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Interactions between metallothionein and neurons of the CNS
thesisposted on 2023-05-26, 20:11 authored by Fung, Samantha Jane
The primary function of metallothioneins (MTs) remains elusive since their discovery 50 years ago. These small proteins are characterised by their metal-binding capability, implying roles in metal ion homeostasis and free radical scavenging. This study focuses on MT in the central nervous system (CNS), where MT-I and -II are the topic of much recent research into their activity in promoting neurite growth and enhancing wound healing in various in vivo and in vitro models. This thesis aims to investigate the interaction of extracellular MT-I/II with neurons and the molecular mechanism through which it impacts neurite outgrowth. The physiological role of MT-I/II in CNS development will also be examined. Within the CNS, MT-I/II expression is primarily non-neuronal, yet MT-I/II alters the growth of neurons, suggesting an extracellular action. In order to investigate the mechanism by which extracellular MT-I/II interacts with neurons, rat cortical neurons were exposed to substrate-bound or soluble exogenous MT-IA. An increase in process length was noted only in the presence of soluble exogenous MT-IIA, suggesting that a specific interaction of MT-I/II and neurons is required for neurotrophic activity. Indeed, extracellular MT-I/II was internalised by neurons, mediated by an interaction with the endocytic receptor megalin. Moreover, MT-I/II treatment resulted in activation of the MAPK/ERK signalling pathway, providing a downstream target of MT-I/II. When MT-I/II was ectopically expressed in neurons, neurite outgrowth was augmented, implying an intracellular action. Further, the effect of exogenous MT-IIA on a population of growing, immature cortical neurons was examined. Neurite growth was not observed in this model of neurite elongation in contrast to that seen in neurite outgrowth models and possible reasons for this were addressed. Finally, MT-I/II null mice display no major phenotype; however subtle alterations in cognitive function and axonal structure have recently been reported. Within this study a reduction in axonal calibre at one month of age was observed in mice lacking MT-I/II genes. Moreover, the expression and phosphorylation of neurofilaments was delayed in MT-I/II null mice, suggesting that MT-I/II may contribute to normal axonal development. In summary, this thesis provides some insight into the possible molecular mechanisms through which extracellular MT-I/II interacts with neurons to promote neurite growth and suggests that MT-I/II expression contributes to the normal development of axons. Understanding of the physiology of MT-I/II and mechanisms through which it operates may contribute to development of MT-I/II-based therapeutics applicable to CNS injury and neurodegenerative diseases.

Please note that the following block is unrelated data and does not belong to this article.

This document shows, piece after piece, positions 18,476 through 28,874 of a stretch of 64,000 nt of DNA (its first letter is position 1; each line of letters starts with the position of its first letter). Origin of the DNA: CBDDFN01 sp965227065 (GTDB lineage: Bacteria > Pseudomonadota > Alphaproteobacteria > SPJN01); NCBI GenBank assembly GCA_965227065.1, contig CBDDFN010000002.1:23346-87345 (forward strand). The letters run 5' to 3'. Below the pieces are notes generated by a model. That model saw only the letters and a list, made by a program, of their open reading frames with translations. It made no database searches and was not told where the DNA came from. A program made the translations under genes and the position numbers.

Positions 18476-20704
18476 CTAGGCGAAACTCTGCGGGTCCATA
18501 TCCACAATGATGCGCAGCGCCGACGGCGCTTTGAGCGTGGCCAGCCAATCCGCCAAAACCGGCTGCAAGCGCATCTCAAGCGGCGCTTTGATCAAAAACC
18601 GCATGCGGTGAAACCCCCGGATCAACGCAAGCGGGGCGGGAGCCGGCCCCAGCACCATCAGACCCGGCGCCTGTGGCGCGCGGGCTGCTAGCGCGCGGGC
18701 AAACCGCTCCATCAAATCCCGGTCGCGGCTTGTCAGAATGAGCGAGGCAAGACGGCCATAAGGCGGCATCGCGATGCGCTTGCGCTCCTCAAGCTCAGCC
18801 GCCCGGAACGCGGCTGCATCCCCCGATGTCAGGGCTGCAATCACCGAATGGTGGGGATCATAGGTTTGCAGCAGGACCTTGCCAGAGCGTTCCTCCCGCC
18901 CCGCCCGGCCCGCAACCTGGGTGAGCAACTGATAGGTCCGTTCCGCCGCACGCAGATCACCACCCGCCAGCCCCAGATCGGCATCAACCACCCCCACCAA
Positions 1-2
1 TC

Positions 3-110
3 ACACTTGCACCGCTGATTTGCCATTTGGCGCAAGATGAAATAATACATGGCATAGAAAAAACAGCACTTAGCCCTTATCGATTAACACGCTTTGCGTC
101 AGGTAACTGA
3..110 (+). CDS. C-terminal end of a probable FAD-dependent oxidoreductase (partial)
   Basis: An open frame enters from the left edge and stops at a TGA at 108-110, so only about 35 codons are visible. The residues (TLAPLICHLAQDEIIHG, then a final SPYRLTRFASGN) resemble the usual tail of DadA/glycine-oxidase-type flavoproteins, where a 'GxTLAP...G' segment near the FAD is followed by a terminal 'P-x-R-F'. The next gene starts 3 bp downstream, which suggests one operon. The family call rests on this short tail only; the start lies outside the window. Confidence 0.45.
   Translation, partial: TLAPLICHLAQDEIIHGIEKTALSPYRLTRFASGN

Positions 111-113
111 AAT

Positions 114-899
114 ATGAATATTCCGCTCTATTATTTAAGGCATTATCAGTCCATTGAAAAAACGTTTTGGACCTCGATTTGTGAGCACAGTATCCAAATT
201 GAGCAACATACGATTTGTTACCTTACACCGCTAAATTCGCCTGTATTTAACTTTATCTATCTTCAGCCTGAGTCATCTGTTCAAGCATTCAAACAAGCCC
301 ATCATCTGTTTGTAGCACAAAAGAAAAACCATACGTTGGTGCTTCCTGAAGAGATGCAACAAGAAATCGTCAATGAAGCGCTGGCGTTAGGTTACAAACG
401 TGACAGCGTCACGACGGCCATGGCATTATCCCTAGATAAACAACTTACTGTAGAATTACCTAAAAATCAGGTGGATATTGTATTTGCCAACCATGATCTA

Rights statementCopyright 2008 the Author - The University is continuing to endeavour to trace the copyright owner(s) and in the meantime this item has been reproduced here in good faith. We would be pleased to hear from the copyright owner(s). Thesis (PhD)--University of Tasmania, 2008. Includes bibliographical references